St. Paul Teachers In Fear as ‘White Privilege’ behavior policies cause classroom chaos

From EAG

ST. PAUL, Minn. – A new majority took control of the St. Paul school board earlier this week, and the members want quick change.

They made that clear by giving embattled Superintendent Valeria Silva a list of topics to quickly address, starting with student discipline and school safety.

Amazingly, Silva seemed stunned and angered by the demands.

“I’m not upset about the (agenda) … but the reality is I don’t like surprises,” she was quoted as saying by the St. Paul Pioneer Press.

It’s hard to imagine how Silva could be surprised.

The district has been cursed in recent years by a growing number of student disciplinary issues, which have included an increasing number of student assaults on teachers and other staff members.

In one week in October, several teachers were injured when trying to stop an outbreak of fights between students, a student was found with a gun in his backpack, and a student was tased by a school resource officer after disrupting a classroom and repeatedly refusing to leave.

The situation boiled over last month, when a 16-year-old student assaulted and severely injured a high school teacher who was trying to break up a fight.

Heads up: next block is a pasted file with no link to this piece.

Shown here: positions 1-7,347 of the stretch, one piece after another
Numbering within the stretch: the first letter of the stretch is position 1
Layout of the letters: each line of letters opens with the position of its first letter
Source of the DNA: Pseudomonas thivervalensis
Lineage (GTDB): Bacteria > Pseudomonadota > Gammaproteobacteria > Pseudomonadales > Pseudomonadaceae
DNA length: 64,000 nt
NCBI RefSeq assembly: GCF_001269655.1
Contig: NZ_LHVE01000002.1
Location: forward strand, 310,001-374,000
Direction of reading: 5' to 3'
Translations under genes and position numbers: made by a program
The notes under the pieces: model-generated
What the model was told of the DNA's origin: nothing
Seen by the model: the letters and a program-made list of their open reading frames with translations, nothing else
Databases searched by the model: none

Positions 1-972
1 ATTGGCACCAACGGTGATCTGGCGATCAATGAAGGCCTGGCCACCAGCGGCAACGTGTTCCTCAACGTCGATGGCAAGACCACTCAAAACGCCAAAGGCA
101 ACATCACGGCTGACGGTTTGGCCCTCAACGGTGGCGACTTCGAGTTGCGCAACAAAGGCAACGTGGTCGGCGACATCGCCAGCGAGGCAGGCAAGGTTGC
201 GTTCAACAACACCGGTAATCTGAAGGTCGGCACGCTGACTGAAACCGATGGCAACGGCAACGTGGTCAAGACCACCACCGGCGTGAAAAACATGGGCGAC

The St. Paul teachers union reacted to that incident by suggesting it may strike if administrators fail to improve safety for teachers and other staff members.

One teacher was quoted across the nation, after she anonymously told a St. Paul columnist that “we’re afraid.”

Many blame the district’s consulting relationship with the Pacific Educational Group, a radical San Francisco company that contracts with public schools around the nation to address “white privilege.”

PEG officials believe most schools are operated for the primary benefit of white students, based on white cultural norms. As a result, they believe black and other minority students are shortchanged.

According to media reports and statements from various teachers, PEG played a leading role in the development and implementation of a more relaxed disciplinary approach toward black students in St. Paul, with an emphasis on reducing the number of suspensions.

Many say that new approach has gone off the deep end, with many black students getting off the hook for violent or unruly behavior. The result, they say, has been a state of chaos and fear in many of the district’s schools. Read More

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